With India’s rowers storming into as many as nine finals in Hangzhou, RFI secretary general MV Sriram reveals how the sport is thriving despite facing challenges
The supremely-driven Indian rowers (in front) participate at the Asian Games in Hangzhou on Wednesday. Pic/SAI Media
There’s something about Chinese waters and Indian rowers. After their best-ever show at the 2010 Guangzhou Asian Games (one gold, three silvers and a bronze), the supermen with their oars are set for an encore and more, having stormed into nine finals as the continental showpiece event returns to the Chinese mainland.
It’s obvious then why Rowing Federation of India’s secretary general MV Sriram won’t stop smiling as mid-day catches up with him here. “Our army athletes have always been strong, but this time, we have some navy rowers in the team, who are very competitive. And it is this army versus navy competition that is bringing the best out of us internationally,” Sriram, 66, says.
He is keen to underplay expectations though. “We must realise that this is not like a boxing or wrestling final, where a medal is assured. There will be around six lanes [finalists] in each category, so it will take a lot of effort to finish on the podium,” he adds.
RFI secretary general MV Sriram in Hangzhou on Saturday. Pic/Ashwin Ferro
The Indian rowing story is an interesting one, and who better than Sriram, who is in his third term as secretary general, to explain it.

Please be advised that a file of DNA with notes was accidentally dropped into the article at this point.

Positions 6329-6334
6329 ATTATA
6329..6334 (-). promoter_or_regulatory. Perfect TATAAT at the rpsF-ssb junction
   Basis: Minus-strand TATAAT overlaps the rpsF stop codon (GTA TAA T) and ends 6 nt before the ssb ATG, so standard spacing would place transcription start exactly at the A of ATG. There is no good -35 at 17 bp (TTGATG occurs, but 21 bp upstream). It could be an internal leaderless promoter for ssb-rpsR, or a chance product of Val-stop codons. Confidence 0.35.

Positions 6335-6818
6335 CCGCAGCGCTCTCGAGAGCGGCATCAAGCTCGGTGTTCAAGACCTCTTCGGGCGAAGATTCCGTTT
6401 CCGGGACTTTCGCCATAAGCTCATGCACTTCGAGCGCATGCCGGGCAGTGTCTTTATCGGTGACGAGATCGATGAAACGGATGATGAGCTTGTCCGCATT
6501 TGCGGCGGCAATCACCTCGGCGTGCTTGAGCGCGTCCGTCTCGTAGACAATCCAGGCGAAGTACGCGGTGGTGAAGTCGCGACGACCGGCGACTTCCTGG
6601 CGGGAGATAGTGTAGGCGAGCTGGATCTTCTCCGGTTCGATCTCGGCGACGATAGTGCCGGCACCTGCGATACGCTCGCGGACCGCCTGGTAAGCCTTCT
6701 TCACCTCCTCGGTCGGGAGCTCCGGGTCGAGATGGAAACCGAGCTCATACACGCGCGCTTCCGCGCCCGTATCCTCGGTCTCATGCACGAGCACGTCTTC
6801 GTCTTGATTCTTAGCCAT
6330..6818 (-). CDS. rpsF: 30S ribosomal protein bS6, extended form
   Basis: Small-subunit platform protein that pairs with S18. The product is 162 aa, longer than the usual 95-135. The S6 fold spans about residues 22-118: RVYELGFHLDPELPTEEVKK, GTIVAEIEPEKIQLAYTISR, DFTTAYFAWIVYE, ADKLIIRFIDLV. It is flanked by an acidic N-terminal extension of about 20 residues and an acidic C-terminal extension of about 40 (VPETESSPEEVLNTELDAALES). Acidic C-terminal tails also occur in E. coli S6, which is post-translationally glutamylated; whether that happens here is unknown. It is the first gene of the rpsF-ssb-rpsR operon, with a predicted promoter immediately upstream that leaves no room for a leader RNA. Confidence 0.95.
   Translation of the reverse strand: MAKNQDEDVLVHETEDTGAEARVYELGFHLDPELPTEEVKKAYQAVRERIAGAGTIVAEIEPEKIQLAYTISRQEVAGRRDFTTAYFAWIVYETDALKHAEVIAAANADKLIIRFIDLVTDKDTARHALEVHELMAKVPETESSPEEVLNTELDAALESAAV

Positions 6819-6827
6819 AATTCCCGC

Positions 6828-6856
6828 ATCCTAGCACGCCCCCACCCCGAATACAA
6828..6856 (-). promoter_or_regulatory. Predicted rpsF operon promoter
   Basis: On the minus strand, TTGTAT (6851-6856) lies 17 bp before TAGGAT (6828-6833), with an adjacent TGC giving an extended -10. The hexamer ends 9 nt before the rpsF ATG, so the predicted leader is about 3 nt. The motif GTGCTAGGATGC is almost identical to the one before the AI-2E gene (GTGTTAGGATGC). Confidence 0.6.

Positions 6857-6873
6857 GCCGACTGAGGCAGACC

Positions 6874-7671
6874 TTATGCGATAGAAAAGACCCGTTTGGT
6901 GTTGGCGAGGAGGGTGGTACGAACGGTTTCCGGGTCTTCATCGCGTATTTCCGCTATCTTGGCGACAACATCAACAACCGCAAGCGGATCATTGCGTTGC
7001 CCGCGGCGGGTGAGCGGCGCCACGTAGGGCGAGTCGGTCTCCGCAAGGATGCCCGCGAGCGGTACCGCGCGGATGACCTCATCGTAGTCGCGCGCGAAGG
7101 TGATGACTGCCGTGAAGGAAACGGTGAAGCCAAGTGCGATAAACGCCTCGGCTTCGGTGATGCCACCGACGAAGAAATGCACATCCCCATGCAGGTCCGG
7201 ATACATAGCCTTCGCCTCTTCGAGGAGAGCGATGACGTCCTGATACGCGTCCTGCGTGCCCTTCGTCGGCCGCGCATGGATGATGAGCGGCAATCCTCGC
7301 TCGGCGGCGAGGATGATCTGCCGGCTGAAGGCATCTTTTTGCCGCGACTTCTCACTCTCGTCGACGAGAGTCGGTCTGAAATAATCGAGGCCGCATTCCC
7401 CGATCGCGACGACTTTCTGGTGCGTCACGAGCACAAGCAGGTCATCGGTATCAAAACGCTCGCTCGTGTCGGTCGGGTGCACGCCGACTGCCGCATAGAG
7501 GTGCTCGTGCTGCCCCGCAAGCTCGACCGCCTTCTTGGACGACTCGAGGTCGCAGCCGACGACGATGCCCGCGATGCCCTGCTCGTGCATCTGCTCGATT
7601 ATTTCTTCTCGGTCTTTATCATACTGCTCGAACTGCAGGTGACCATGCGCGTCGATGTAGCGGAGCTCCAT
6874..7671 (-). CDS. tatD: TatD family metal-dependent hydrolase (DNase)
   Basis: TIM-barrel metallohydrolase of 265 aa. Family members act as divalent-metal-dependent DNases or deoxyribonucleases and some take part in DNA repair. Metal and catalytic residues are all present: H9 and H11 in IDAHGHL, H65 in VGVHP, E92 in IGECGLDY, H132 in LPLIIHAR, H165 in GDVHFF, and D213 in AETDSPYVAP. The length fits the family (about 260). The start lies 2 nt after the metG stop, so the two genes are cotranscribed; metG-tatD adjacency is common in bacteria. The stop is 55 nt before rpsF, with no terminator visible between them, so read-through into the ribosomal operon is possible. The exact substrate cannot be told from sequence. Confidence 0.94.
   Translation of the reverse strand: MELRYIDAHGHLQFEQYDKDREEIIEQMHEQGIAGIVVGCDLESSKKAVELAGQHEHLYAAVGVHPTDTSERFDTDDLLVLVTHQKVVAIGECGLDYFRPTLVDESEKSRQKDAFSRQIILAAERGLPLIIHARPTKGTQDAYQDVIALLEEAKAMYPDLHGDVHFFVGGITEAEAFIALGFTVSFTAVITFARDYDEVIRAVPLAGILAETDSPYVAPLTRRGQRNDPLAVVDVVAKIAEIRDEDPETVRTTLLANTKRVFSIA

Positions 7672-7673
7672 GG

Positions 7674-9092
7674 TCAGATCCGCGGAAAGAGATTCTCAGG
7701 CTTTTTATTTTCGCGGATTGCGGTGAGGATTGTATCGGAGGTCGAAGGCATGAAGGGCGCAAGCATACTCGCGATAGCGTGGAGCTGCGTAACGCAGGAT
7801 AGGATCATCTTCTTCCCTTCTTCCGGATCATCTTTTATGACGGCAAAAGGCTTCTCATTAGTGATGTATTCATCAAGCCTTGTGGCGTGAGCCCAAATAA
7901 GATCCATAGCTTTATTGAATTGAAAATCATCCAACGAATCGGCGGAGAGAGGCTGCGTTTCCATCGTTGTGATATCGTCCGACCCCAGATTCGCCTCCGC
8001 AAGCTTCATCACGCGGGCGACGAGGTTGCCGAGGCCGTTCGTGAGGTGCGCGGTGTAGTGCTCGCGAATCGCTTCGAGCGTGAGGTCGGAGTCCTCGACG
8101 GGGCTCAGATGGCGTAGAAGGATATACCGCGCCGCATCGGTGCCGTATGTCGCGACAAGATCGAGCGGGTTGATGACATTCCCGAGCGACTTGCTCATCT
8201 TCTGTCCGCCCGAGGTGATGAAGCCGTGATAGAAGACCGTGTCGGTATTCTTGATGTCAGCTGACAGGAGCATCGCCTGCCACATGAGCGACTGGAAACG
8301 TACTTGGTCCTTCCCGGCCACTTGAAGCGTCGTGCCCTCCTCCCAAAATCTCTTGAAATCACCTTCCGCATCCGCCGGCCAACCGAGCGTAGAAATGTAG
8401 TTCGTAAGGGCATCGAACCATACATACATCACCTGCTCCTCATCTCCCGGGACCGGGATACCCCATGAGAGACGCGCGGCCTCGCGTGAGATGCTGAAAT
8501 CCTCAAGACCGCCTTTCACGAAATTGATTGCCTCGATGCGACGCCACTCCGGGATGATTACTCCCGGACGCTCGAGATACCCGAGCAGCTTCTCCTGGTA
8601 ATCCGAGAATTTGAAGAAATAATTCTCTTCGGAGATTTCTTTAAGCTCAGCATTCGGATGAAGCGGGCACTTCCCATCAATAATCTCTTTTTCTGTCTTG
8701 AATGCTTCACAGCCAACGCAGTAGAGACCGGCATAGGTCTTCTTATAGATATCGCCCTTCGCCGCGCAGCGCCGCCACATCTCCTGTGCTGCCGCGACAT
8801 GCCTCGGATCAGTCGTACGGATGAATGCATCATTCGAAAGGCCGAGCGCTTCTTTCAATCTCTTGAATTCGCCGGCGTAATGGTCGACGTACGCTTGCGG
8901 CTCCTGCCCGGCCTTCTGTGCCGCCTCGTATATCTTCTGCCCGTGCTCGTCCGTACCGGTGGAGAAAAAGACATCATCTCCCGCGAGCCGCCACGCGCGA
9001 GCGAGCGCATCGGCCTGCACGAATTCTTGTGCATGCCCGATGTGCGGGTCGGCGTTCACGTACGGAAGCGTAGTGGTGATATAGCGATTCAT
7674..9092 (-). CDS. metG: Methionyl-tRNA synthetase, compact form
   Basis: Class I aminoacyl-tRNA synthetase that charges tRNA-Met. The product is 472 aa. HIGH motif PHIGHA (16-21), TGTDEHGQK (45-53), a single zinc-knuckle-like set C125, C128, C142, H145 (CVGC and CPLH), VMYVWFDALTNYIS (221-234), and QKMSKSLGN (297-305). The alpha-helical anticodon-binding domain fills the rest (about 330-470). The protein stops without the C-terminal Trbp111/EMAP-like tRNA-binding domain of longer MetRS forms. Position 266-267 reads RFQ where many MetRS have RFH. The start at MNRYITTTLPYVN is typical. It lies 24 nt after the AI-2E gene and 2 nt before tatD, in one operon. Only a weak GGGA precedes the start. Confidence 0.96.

Lack of water bodies in India
“For a sport like rowing, you need at least a two-kilometer stretch of waterway, which is a rarity in our country unlike a place like China where there are water bodies in almost every city. Then, you need infrastructure in the form of a clubhouse plus catamarans to accompany the rowers, physiotherapists, masseurs, and of course extremely expensive equipment. This is why the sport is not easily accessible to the common man, and only army sportspersons can take it up. We have absolutely no corporate or private sponsorship. Yet, rowing is growing thanks to the government [sports ministry] who have been providing constant support with funds [the ACTC or annual cost of training and competition for rowing is R6-7 crore] that have ensured increased foreign exposure which is the reason our rowers have fared well in the last few years. Rowers like Bajrang Lal Takhar [gold medallist at 2010 Guangzhou Asiad], Swarn Singh and Dattu Bhokanal [both gold medallists at 2018 Jakarta Asian Games] among others became household names through sheer hard work and determination despite being in a sport that is not very popular back home,” Sriram explains.
Indian rowing has also had its share of controversy with Bhokanal alleged to have tanked a race at the 2018 Jakarta Asian Games. Sriram insists that issue was personal rather than professional. “In Jakarta, Dattu was clearly in the lead and then suddenly stopped rowing. He was undergoing a lot of personal problems in his marriage and that combined with the intense media pressure after he excelled at the 2016 Rio Olympics [he finished in 13th, the best-ever by an Indian rower at the Olympics] led to his downfall,” he says.
A new financial hurdle however, is threatening to sink the sport. “Rowing has been clubbed into the luxury boating and yachts category due to which we incur a very high 28 per cent GST [Goods and Services Tax]. All our boats are imported with each costing anything upward of Rs 10 lakh. The high GST makes things unaffordable. We have urged the government to bring it down to five per cent and are hopeful that will happen soon,” says Sriram.
Three medals expected
Coming back to the medal prediction for the upcoming nine finals, Sriram chooses to be conservative. “Our lightweight men’s double sculls pair and men’s quad teams are good enough to win gold. I think we should win at least three medals, but you never know. These Services boys thrive in adversity and if they can give it their all, we could win more,” he signs off.